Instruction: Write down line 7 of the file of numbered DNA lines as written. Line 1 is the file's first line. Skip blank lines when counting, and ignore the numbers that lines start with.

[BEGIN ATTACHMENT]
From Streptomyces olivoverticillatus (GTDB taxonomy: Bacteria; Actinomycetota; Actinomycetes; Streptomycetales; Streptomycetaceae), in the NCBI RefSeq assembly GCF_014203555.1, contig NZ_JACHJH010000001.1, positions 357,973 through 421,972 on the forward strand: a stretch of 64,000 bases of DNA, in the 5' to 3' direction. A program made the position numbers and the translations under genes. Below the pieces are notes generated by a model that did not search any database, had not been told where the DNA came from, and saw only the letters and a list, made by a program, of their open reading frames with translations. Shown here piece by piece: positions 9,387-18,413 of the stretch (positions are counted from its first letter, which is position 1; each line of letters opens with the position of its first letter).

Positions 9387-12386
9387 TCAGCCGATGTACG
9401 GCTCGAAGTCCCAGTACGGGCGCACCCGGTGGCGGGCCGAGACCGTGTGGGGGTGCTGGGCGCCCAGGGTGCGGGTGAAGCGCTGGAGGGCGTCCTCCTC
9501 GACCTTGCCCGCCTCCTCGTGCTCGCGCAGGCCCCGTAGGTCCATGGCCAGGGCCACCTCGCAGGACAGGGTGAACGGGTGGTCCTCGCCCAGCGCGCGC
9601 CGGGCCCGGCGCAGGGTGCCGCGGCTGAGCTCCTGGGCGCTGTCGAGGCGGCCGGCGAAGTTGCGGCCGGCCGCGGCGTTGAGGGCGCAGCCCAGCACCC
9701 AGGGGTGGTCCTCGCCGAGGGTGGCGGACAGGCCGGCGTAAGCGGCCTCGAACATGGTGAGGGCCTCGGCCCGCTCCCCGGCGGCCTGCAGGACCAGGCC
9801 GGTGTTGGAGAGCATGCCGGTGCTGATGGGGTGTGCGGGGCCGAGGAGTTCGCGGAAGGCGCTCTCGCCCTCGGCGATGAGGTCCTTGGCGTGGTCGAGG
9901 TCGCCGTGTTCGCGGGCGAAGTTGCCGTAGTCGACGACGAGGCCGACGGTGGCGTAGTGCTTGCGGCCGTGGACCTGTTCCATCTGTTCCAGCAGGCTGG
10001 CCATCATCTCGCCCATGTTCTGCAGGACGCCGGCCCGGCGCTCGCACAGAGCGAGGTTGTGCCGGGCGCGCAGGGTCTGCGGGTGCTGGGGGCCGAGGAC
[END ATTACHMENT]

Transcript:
9701 AGGGGTGGTCCTCGCCGAGGGTGGCGGACAGGCCGGCGTAAGCGGCCTCGAACATGGTGAGGGCCTCGGCCCGCTCCCCGGCGGCCTGCAGGACCAGGCC